71 F.3d 363 (10th Cir. 1995), 94-4222, Medina v. Barnes
|Docket Nº:||94-4222, 95-4006.|
|Citation:||71 F.3d 363|
|Party Name:||Jerry Joe MEDINA, Petitioner-Appellant, v. M. Eldon BARNES, Warden, Respondent-Appellee.|
|Case Date:||December 05, 1995|
|Court:||United States Courts of Appeals, Court of Appeals for the Tenth Circuit|
[Copyrighted Material Omitted]
Jerry Joe Medina, pro se, for Petitioner-Appellant.
Angela F. Micklos, Assistant Attorney General, and Jan Graham, Attorney General, State of Utah, Salt Lake City, Utah, for Respondent-Appellee.
Before TACHA, LOGAN, and BRISCOE, Circuit Judges.
LOGAN, Circuit Judge.
Petitioner Jerry Joe Medina appeals the second dismissal of his habeas corpus petition, see 28 U.S.C. Sec. 2254, following our remand to the district court after the original dismissal. Medina v. Barnes, 982 F.2d 529 (1992). The remand order focused on petitioner's allegations that two key prosecution
witnesses gave perjured testimony, thereby undermining the fundamental fairness of petitioner's trial and second degree murder conviction. The district court dismissed again after determining petitioner failed to make the requisite showing that would entitle him to an evidentiary hearing in federal court. The issue on appeal is whether petitioner made the necessary showing to obtain an evidentiary hearing in which he might establish cause and prejudice for failing to develop in state court the underlying facts to support his allegations of perjured testimony. We review de novo the denial of habeas relief. Sinclair v. Henman, 986 F.2d 407, 408 (10th Cir.), cert. denied, --- U.S. ----, 114 S.Ct. 129, --- L.Ed.2d ---- (1993). 1
Petitioner was convicted in the shooting death of George Givens, a/k/a Gregory Newman. Petitioner first met Givens on the night of the murder. The shooting occurred at a party attended by Givens and an acquaintance, Rickey Myers, which petitioner also attended. Myers was a key government witness who provided the only eyewitness testimony identifying petitioner as the killer. The other principal government witness was Eli Archuleta, who testified that petitioner made an incriminating statement that he had killed Givens with a .32 caliber pistol. Petitioner asserts that Myers and Archuleta gave perjured testimony, and that petitioner is entitled to an evidentiary hearing to establish disputed facts concerning the use of this testimony.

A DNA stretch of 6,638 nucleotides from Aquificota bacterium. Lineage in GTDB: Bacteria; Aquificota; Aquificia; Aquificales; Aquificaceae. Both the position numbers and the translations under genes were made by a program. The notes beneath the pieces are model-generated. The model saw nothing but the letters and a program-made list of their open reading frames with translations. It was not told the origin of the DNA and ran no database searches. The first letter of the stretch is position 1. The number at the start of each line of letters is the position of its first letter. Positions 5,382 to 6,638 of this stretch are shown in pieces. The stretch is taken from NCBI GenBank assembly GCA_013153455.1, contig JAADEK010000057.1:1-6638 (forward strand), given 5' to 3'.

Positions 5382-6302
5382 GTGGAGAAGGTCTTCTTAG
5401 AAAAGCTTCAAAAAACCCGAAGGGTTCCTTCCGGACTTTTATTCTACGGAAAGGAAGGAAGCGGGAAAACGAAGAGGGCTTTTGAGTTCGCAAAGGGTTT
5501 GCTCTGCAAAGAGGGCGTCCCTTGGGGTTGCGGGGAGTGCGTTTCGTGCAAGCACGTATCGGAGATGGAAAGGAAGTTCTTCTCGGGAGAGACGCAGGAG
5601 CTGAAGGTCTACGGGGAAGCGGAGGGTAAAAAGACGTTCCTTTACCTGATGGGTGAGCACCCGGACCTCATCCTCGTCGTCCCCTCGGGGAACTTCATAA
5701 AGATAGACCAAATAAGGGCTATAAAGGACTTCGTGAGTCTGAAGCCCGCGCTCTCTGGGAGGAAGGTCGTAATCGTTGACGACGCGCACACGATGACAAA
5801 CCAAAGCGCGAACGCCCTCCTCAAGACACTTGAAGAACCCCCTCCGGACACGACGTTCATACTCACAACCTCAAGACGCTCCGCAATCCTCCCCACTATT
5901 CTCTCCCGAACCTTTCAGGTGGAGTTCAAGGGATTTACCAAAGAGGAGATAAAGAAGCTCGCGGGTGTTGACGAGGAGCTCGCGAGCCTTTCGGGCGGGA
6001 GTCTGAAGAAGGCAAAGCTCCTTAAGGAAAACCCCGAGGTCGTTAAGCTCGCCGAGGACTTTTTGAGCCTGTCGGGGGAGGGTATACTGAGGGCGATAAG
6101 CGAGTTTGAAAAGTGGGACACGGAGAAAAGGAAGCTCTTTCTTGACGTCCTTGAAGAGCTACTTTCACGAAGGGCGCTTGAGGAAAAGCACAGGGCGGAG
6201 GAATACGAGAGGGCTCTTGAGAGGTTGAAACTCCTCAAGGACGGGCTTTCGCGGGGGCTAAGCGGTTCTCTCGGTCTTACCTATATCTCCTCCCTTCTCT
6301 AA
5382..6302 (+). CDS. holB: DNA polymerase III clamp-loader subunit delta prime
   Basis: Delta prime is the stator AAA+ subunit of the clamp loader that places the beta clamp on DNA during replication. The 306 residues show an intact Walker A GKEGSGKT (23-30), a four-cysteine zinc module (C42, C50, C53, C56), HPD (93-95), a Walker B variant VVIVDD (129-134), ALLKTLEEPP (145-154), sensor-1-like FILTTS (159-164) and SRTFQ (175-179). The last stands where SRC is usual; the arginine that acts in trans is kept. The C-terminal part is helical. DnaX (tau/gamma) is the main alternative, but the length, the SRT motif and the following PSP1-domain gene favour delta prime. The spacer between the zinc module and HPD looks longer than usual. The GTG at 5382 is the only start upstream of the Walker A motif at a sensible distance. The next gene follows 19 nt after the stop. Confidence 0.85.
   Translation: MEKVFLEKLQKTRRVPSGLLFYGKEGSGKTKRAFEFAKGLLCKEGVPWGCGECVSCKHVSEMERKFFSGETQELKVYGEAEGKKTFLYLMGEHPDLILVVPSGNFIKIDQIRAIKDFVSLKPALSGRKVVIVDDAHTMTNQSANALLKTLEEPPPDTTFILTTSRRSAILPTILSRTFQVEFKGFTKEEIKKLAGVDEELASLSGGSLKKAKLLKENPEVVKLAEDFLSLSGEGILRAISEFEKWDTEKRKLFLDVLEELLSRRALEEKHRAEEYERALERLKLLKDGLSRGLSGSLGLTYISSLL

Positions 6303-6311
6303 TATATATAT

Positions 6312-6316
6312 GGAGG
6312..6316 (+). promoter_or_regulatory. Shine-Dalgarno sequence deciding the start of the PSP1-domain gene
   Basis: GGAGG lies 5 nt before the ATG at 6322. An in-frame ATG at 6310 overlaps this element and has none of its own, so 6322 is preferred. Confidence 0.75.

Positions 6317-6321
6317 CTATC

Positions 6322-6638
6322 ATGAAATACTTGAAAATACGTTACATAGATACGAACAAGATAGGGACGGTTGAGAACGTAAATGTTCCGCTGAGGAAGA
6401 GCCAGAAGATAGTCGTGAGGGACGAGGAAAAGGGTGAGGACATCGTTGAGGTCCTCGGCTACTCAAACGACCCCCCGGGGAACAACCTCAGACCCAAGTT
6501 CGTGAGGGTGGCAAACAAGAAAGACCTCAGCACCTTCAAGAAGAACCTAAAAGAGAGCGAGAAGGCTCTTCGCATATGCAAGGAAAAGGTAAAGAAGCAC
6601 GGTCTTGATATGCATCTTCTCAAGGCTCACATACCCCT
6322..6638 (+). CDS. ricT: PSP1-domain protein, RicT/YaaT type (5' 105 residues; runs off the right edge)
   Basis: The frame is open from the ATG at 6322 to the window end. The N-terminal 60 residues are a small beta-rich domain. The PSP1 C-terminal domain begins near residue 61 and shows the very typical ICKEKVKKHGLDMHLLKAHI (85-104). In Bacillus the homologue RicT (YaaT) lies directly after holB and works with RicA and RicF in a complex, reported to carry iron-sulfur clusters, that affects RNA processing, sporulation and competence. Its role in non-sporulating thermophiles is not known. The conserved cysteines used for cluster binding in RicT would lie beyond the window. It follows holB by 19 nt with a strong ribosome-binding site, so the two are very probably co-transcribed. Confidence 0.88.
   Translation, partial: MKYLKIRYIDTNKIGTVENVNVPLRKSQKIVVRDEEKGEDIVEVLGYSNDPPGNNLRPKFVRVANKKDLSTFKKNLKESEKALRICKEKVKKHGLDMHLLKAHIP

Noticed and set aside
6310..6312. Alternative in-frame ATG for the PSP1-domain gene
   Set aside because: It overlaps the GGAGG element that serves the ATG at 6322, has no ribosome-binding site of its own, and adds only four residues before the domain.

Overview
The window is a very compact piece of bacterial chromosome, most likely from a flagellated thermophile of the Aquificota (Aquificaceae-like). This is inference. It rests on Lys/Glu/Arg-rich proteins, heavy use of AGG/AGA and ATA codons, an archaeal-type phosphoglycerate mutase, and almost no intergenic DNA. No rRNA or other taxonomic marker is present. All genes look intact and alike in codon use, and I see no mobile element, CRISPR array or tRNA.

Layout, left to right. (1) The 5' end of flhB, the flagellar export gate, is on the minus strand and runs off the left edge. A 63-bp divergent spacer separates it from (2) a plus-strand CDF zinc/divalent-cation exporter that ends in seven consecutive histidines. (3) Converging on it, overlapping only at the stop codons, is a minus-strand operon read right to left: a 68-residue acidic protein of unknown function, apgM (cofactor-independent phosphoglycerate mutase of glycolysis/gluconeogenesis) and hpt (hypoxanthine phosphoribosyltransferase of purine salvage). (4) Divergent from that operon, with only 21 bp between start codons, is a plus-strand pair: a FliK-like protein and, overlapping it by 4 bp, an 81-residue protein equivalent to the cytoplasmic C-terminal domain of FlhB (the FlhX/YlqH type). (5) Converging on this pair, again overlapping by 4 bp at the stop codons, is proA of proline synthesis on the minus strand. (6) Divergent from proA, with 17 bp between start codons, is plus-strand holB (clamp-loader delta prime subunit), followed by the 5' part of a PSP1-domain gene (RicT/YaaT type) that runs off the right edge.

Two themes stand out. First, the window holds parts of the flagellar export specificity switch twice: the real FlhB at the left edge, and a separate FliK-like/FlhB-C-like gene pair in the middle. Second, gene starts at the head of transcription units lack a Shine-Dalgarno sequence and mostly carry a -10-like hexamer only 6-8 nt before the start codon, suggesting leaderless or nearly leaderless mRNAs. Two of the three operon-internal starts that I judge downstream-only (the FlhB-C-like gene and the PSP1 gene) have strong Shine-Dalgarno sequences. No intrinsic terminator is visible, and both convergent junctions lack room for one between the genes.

To be entitled to an evidentiary hearing in a federal habeas action, the petitioner must first make allegations which, if proved, would entitle him to relief. Townsend v. Sain, 372 U.S. 293, 307, 83 S.Ct. 745, 754, 9 L.Ed.2d 770 (1963), overruled on other grounds by Keeney v. Tamayo-Reyes, 504 U.S. 1, 112 S.Ct. 1715, 118 L.Ed.2d 318 (1992). If the petitioner does that the court must then determine whether petitioner is entitled to an evidentiary hearing to resolve any disputed facts underlying his claims. Id. at 309, 83 S.Ct. at 755.
Our prior order remanded this case for consideration of petitioner's allegations that his conviction was unlawfully premised upon Myers' and Archuleta's allegedly perjured testimony. Those allegations were the basis for petitioner's claims that he received ineffective attorney representation--from his trial lawyer for failing to discover the evidence establishing the falsity of this testimony, and from his appellate lawyer for failing to assert this evidence in his direct appeal. Further, petitioner claims that the prosecutor knowingly used false testimony and withheld evidence from petitioner that would have contradicted Myers' and Archuleta's testimony. Now, having the benefit of the state court record, 2 we conclude that most of petitioner's allegations are meritless. 3 But one, that petitioner's